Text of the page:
Webjet has revealed exactly what impact the collapse of Thomas Cook will have on the company, and it’s not pretty.
In a statement to shareholders yesterday, Webjet – of which Thomas Cook is a customer via its WebBeds B2B business – said it will lose between $150 million and $200 million in total transaction revenue that would have otherwise been realised.
Furthermore, Thomas Cook owed Webjet approximately €27 million ($43.9 million) in outstanding receivables, which the online travel giant said will be treated as a one-off expense.
In announcing its FY19 results last month, Webjet indicated that the earnings of its WebBeds business would grow by $27 million to $33 million in FY20 from a range of drivers, including Thomas Cook.
“The impact of Thomas Cook’s collapse is expected to reduce this expectation by up to $7 million in EBITDA,” the company said.
Meanwhile, Qantas has been called upon to provide support for customers affected by Thomas Cook’s demise, which is estimated to be 600,000. Some have been reportedly locked out of hotel rooms and held hostage by resorts seeking compensation.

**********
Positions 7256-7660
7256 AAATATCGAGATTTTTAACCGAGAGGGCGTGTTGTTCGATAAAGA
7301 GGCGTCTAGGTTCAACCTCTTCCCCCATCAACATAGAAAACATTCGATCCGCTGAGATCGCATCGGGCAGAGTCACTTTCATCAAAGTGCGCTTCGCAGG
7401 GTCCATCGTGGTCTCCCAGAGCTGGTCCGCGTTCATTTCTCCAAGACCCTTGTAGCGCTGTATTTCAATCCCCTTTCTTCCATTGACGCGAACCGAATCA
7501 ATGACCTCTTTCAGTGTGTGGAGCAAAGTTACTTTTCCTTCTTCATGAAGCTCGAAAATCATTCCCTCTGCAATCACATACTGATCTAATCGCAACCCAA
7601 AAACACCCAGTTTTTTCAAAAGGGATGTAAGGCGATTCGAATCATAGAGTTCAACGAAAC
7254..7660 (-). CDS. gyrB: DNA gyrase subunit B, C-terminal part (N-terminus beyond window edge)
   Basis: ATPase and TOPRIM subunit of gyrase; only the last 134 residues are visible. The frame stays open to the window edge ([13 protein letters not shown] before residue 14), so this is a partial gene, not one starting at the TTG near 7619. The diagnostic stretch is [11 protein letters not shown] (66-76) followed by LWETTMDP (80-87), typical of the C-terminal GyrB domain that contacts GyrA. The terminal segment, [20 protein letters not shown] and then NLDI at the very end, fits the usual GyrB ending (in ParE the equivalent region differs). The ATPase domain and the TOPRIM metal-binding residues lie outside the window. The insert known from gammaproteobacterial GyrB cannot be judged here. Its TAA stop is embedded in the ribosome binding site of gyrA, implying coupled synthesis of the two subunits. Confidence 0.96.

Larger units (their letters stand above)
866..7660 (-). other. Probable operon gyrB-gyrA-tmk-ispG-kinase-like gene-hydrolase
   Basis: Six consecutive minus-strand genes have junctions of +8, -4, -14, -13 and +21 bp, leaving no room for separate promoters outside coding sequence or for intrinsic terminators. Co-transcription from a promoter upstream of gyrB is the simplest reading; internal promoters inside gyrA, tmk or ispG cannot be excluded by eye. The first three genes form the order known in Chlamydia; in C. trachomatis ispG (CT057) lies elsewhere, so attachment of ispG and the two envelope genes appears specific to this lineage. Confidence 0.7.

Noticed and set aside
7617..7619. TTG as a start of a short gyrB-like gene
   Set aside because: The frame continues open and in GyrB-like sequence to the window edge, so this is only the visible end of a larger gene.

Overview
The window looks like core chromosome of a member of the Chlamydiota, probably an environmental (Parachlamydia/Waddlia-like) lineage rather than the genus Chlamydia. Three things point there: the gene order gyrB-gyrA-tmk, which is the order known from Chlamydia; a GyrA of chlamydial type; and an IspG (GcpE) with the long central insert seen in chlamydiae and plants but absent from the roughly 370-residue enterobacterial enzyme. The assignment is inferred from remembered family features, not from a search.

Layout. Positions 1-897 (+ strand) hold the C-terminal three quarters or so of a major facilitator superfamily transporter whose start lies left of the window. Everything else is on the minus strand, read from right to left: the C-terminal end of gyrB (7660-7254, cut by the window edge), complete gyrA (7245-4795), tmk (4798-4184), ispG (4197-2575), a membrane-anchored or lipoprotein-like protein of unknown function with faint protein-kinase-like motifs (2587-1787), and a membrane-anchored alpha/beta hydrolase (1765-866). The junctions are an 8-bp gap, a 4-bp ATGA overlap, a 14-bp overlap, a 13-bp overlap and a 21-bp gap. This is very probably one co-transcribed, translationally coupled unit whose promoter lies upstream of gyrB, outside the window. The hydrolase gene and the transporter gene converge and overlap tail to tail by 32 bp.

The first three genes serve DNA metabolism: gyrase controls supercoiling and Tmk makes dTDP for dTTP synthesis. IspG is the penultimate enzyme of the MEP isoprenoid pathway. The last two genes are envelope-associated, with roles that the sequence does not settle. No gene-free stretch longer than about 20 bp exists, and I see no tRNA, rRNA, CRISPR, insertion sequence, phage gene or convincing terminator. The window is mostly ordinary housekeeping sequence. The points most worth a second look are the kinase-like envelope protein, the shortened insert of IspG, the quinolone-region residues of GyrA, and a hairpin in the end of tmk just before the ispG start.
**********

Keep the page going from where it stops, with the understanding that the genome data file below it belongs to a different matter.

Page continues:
“We have been approached for support and we’re assessing what help we may be able to provide,” a Qantas spokesperson told Travel Weekly.
The multimillion-dollar bonuses that were paid to Thomas Cook executives are also in the limelight, with The Telegraph reporting that they raked in more than £20 million ($36 million) over the past five years despite long-held fears about the company’s future.
Peter Fankhauser has been payed £8.3 million ($15.3 million) since becoming CEO in 2014, including a £2.9 million ($5.3 million) bonus in 2015.
According to The Telegraph, chief financial officers Michael Healy and Bill Scott have together been paid around £7 million ($12.9 million) since 2014, while the company’s non-executive directors were payed more than £4 million ($7.4 million) during this time.